The End of the Road for Mammograms?
But even more important for some is the comfort issue. Either way, the hand-held devices in development offer the possibility of being able to avoid having your breasts squished, squeezed, and flattened in the name of cancer prevention.
"You don't feel anything," Huabei Jiang, PhD, another researcher who is working on developing a laser device for breast imaging, tells WebMD. "There is no squeezing or compression of the breast that for some people is painful."
Jiang, an assistant professor of physics at Clemson (S.C.) University, says his group is working on a laser that displays a 3-D image of the breast. In early studies, their hand-held laser was able to distinguish between malignant and nonmalignant tissue and generate images of the breast that are superior to anything seen on mammography or ultrasound. Larger studies are set to begin soon.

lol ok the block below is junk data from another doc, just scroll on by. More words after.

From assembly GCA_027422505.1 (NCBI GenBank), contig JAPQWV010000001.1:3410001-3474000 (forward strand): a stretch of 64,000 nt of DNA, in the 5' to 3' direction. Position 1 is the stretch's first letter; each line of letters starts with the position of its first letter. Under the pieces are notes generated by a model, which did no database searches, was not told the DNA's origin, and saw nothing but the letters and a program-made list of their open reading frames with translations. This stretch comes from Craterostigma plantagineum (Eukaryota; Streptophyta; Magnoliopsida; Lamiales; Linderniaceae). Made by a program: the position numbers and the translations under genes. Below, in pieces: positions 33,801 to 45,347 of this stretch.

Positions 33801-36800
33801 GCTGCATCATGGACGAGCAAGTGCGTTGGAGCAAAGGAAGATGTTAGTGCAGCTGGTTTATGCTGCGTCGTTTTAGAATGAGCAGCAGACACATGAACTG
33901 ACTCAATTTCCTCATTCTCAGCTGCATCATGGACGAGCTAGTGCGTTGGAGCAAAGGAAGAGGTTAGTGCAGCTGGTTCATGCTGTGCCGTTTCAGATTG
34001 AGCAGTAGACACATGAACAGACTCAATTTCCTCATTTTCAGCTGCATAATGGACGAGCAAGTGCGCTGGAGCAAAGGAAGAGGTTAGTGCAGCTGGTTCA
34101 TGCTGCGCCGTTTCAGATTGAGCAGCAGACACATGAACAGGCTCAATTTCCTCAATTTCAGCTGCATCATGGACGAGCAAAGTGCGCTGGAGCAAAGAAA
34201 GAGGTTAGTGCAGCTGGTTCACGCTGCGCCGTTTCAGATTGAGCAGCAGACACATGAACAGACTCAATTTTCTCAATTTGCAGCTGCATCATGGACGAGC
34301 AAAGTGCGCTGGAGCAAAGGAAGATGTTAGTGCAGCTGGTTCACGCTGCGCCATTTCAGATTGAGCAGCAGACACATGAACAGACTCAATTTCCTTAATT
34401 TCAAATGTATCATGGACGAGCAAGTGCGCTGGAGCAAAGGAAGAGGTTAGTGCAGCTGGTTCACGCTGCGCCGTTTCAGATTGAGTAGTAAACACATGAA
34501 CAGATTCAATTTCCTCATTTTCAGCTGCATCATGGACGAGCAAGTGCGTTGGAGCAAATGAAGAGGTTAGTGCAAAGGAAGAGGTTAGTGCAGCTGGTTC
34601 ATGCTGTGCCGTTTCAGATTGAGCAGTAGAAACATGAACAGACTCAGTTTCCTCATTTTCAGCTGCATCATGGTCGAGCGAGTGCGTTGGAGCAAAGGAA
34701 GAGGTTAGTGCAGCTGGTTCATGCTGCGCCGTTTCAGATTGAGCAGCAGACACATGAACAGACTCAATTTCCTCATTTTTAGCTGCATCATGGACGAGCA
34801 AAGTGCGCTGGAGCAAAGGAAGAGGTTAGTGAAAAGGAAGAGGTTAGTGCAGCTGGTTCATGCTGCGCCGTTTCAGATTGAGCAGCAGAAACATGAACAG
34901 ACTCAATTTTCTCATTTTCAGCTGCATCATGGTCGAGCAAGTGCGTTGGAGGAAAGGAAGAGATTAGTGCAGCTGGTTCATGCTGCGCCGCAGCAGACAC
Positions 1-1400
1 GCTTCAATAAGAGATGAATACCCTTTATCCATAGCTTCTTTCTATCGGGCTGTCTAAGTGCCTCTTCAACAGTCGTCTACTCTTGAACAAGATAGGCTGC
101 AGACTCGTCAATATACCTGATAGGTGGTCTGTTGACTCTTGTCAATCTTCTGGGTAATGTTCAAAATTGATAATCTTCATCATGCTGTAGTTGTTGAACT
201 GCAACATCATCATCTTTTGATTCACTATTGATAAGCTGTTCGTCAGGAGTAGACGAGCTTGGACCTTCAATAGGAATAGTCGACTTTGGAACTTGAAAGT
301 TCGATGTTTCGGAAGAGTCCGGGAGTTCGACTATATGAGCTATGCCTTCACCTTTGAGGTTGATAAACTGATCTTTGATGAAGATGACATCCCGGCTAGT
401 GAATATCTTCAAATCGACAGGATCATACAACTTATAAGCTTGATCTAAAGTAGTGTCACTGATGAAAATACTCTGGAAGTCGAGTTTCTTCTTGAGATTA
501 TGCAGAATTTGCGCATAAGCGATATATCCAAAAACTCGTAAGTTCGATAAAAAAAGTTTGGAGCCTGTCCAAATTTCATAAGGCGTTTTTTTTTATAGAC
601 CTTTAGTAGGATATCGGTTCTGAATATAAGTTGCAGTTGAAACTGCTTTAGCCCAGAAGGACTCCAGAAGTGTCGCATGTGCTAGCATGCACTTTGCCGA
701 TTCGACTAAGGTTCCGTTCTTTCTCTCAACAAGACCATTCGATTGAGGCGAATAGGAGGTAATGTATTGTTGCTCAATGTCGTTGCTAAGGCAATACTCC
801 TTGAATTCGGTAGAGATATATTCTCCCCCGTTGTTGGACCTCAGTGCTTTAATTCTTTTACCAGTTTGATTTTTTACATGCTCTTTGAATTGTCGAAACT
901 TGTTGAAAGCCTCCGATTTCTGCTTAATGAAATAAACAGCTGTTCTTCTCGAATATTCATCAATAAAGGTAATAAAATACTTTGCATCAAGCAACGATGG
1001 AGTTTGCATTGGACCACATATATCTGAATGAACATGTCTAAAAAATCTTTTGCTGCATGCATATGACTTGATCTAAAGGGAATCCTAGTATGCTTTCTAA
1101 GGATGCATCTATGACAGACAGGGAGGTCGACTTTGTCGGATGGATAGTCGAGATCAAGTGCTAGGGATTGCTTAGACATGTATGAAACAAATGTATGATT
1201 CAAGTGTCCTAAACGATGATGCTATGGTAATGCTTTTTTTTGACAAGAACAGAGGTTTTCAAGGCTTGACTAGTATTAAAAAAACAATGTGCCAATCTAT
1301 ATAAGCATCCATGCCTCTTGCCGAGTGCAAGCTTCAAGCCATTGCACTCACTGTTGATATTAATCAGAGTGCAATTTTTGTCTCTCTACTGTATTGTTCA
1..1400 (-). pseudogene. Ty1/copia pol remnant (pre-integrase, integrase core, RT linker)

Cerussi tells WebMD that lasers will never replace mammograms, but may become important for getting additional information needed for diagnosis or treatment. However, Jiang says some of the lasers in development do have the potential to be used in place of a mammogram, although more testing and tweaking of the technology is needed. He says a laser could be available to doctors within about five years.